New path would link to North Branch Trail
by KEVIN GROSS
The Village of Niles and the Cook County Department of Transportation and Highways are planning to build a new bicycle and pedestrian path connecting to the North Branch Trail in the Bunker Hill Forest Preserve.
Plans call for an additional branch to be constructed from the existing trail south of Picnic Grove 7 in the north end of Bunker Hill Forest Preserve and continuing north and east through preserve land and ending at the intersection of Touhy and Caldwell avenues. Construction would begin in 2021, officials said.
"It’s almost like a new branch of the trail. The forest preserve has been interested and pushing for improving access of trails to the various communities, so this is kind of along those lines of giving people another way to access the trail, or another arm or branch to explore from the main trail," Niles public engineer Thomas Powers said. "It shouldn’t affect the main trail at all."
About $30,000 in funding from the Cook County Department of Transportation and Highway’s "Invest in Cook" initiative will go towards project design and engineering, according to Cook County director of communications Natalia Derevyanny.
According to Powers, the new trail will be paved along a stretch of land that was already cleared from trees in the past to install a sewer line through the forest preserve. A statement by the Cook County Department of Transportation described the new trail as "a dedicated off-street route for both bicyclists and pedestrians."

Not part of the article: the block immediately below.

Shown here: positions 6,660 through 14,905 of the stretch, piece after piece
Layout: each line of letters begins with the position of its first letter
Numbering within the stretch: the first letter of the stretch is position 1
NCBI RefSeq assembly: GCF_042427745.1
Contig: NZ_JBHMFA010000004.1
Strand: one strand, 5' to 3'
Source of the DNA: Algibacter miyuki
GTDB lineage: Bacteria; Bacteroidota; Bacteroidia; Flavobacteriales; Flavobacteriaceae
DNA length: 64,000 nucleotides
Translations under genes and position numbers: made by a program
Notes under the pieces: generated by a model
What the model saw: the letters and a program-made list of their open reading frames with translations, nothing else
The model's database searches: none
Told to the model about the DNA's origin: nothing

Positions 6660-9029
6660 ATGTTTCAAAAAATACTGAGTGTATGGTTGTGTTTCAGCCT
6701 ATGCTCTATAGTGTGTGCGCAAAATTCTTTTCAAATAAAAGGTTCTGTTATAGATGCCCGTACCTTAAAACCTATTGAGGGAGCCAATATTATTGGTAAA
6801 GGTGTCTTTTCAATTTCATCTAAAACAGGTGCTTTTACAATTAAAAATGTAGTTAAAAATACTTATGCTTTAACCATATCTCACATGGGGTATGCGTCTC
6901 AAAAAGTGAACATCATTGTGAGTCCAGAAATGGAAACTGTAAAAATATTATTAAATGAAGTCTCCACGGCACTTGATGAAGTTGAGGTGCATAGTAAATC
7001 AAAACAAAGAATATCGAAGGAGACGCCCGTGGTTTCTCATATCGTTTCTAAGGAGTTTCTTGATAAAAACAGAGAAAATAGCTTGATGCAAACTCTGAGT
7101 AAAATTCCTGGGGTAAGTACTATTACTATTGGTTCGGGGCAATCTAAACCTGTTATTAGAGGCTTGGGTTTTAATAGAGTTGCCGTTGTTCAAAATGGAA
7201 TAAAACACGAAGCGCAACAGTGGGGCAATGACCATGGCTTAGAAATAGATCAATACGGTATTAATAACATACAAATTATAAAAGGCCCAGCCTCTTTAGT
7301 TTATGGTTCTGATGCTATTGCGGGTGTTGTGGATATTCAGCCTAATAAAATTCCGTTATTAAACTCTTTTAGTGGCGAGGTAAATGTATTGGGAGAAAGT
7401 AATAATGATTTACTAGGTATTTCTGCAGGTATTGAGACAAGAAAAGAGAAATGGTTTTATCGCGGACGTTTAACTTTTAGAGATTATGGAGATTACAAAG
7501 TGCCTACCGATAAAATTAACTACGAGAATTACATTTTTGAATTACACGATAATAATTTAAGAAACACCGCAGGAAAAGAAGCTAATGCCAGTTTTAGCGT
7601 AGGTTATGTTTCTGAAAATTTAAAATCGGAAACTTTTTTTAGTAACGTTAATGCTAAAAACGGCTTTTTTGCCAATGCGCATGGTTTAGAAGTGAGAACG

Powers said that beginning next year, the village may apply for additional grants once they have determined the final project cost and completed more project designs, and that "anything beyond that ($30,000) is on us to find." Niles communications director Mitchell Johnson said that the current cost estimate is $500,000 for construction based on initial plans.
Additional improvements will include a new pedestrian crossing and a traffic signal at the intersection of Touhy and Caldwell avenues to provide access to the Touhy bus stop shelter and better accessibility to the "Touhy Triangle" northeast of the intersection bounded by Touhy, Caldwell and Lehigh avenues and Gross Point Road.
"The Touhy Triangle envisions a walkable environment that is completely accessible by all means of transportation. In the village’s work to improve the vitality of this corridor, every effort is being made to enhance the non-vehicular transportation environment through multi-modal connections," Johnson said. "As the North Branch Trail is in close proximity, it would be highly likely that walkers, runners and bikers would utilize this trail to access the Touhy Triangle. Additionally, residents, businesses and visitors alike who are within the Touhy Triangle could utilize the trail as an amenity that enhances the experience of the area and makes the Triangle a more desirable and attractive area."